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Former Presidents of Ghana, Brazil Accept World Food Prize
October 17, 2011

by Kathryn McConnell
IIP Staff Writer
October 14, 2011


Washington — Former presidents John Agyekum Kurfuor of Ghana and Luiz Inácio Lula da Silva of Brazil were jointly presented the 2011 World Food Prize October 13 in Des Moines, Iowa.

“Presidents Kufuor and Lula da Silva have set a significant standard for other leaders of the world to follow for what they did to increase food production and ensure their citizens, especially children, have adequate food,” said Iowa Governor Terry Branstad at the award ceremony at Iowa’s state capitol.

In 2000, world leaders gathered at the United Nations to adopt the goal of cutting in half poverty and hunger by 2015. Yet because of factors like rising food prices, extreme weather and political volatility, the number of people who suffer from chronic hunger has increased to 1 billion. Ghana and Brazil are exceptions to the backsliding trend; they are among the first countries to be on track to exceed the reduction of hunger goal due to the efforts of these two former presidents, according to the World Food Prize Foundation.

“I want to accept this [prize] in all humility not only for myself but for the people of Ghana,” said Kufuor at the ceremony. Kufuor, who served as president from 2000 to 2008, added that he wanted to dedicate the prize to the people, especially small farmers. “It has been on their backs that Ghana for a long time was the first producer of cocoa in the whole world.” As president, Kufuor prioritized national agricultural policies. Under his leadership, Ghana’s cocoa production doubled and production of food crops significantly increased. Ghana is now the world’s second-highest cocoa producer.

Kufuor also launched a program to give schoolchildren ages 4 to 14 at least one meal a day. The program boosted school attendance, especially among girls. By the end of 2010, more than 1 million schoolchildren had benefited from the program. During his term, Ghana became the first sub-Saharan African country to cut in half the proportion of people suffering from hunger.

Finally, Kufuor encouraged foreign investment in Ghana during his presidency. In part due to that effort, during his tenure, the country’s national economy quadrupled.


Hunger “is the true war that all leaders need to wage, to fight for life,” said Lula da Silva, who served two terms as Brazil’s president, leaving at the beginning of 2011. He said lowering hunger is a tool for economic, scientific and technological development as well as for building democracy, adding “democracy is for us to actually be able to eat in morning, in the afternoon and at night.”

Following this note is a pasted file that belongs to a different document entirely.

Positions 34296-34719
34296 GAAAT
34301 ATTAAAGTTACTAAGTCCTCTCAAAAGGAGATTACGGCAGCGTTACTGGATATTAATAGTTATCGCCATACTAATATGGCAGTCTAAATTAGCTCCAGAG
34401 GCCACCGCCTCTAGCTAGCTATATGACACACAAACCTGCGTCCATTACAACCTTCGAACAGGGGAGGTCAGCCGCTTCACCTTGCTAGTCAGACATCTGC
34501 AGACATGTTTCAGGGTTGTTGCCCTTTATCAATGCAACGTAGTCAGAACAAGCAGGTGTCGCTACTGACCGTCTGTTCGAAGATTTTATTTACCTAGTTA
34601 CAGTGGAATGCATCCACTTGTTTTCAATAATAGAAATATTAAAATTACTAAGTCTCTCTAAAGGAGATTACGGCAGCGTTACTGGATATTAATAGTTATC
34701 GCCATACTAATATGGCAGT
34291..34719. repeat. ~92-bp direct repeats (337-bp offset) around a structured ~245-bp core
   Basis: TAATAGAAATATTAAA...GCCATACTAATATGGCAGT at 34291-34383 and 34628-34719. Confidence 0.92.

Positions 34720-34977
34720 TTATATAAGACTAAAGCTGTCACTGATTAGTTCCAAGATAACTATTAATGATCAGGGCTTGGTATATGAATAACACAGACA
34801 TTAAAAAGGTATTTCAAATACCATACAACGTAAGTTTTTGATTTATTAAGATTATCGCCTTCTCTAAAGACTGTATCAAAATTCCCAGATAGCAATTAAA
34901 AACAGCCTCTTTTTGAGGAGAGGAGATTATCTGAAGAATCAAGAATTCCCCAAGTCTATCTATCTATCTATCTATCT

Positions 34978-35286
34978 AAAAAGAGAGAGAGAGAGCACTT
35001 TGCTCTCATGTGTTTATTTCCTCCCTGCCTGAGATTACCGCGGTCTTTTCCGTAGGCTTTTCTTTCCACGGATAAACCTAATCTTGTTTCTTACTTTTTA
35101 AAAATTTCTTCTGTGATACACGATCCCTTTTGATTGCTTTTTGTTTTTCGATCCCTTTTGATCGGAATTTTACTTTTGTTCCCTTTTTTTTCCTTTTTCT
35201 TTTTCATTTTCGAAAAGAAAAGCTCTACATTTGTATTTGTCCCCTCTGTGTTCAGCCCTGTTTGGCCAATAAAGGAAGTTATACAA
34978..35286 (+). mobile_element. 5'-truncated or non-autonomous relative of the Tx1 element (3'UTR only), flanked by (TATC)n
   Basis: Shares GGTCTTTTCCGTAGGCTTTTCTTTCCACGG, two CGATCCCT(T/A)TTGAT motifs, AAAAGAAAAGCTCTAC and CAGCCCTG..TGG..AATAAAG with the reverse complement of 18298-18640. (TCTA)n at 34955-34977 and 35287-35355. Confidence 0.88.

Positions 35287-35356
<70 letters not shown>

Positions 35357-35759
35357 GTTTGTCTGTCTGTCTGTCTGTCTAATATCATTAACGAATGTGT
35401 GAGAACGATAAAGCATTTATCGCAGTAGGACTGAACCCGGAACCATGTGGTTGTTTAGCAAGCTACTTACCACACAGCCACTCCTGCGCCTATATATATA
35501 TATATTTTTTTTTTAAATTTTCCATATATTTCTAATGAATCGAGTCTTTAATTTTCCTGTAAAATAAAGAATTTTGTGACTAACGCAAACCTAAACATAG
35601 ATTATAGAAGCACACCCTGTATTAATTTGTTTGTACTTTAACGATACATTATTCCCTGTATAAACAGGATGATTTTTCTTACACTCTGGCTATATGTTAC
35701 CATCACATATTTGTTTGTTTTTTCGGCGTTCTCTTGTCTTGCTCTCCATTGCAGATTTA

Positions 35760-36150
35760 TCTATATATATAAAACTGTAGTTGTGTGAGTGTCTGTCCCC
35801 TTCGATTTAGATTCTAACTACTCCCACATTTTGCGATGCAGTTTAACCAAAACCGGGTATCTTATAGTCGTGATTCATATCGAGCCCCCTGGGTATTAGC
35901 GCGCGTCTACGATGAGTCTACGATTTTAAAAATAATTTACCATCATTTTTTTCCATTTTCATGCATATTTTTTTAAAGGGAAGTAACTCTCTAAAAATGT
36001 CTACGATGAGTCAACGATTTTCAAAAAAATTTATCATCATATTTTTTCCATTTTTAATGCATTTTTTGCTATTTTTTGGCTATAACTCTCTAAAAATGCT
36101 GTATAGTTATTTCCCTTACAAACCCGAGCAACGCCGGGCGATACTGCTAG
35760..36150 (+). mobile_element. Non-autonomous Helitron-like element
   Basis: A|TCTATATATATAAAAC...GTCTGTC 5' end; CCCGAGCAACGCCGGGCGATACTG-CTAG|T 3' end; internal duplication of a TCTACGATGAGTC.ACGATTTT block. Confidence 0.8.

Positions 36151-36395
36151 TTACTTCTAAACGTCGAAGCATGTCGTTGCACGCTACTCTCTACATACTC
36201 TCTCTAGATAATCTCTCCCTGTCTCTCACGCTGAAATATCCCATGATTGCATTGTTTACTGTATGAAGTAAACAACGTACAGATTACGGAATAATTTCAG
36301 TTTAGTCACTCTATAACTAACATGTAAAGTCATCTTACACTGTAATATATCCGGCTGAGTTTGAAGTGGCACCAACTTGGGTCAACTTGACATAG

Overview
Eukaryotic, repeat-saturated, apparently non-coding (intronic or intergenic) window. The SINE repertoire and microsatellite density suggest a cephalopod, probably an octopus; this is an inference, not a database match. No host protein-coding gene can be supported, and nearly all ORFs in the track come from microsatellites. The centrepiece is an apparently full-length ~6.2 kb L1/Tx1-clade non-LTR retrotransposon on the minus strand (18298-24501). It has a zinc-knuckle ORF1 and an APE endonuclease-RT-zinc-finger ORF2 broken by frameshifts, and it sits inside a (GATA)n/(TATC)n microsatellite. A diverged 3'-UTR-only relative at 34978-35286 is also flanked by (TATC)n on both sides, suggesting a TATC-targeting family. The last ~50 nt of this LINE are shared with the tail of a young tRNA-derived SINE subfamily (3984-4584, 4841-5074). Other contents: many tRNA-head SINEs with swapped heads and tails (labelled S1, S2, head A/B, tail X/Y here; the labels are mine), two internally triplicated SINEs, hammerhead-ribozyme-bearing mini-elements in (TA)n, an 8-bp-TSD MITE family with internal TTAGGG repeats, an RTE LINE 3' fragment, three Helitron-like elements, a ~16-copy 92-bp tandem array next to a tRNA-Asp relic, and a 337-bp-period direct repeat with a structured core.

Lula da Silva brought together government, civil society and the private sector to focus on giving people greater access to food, boosting rural family incomes and increasing primary school enrollment. These initiatives became facets of one of the most successful food security policies in the world, according to the World Food Prize Foundation.

Brasil’s Bolsa Familia Program, started by Lula da Silva’s government, benefited more than 12 million families by guaranteeing them a minimum income and allowing them access to basic goods and services.

Specifically addressing hunger, in 2008 Lula da Silva started the More Food Program to boost family farm production. Another government program acquired food directly from local farmers and made it available to those who needed it through public schools, community restaurants and other organizations. A national program reduced child malnutrition by providing nutritious meals to children in all grades of public schools. By the time Lula da Silva left office, 93 percent of children and 82 percent of adults in Brazil were eating three meals a day.

This year marks the 25th anniversary of the World Food Prize, which recognizes individuals who have made breakthroughs to improve the quality, quantity and availability of food throughout the world. The ceremony coincided with the Borlaug Dialogue, a three-day meeting that drew more than 1,000 international leaders, including U.S. Agriculture Secretary Tom Vilsack and Under Secretary of State for Economic, Energy and Business Affairs Jose Fernandez, to discuss agricultural development.

Kenneth Quinn, head of the World Food Prize Foundation, announced Kufuor and Lula da Silva as the winners of the 2011 prize at a June ceremony at the State Department.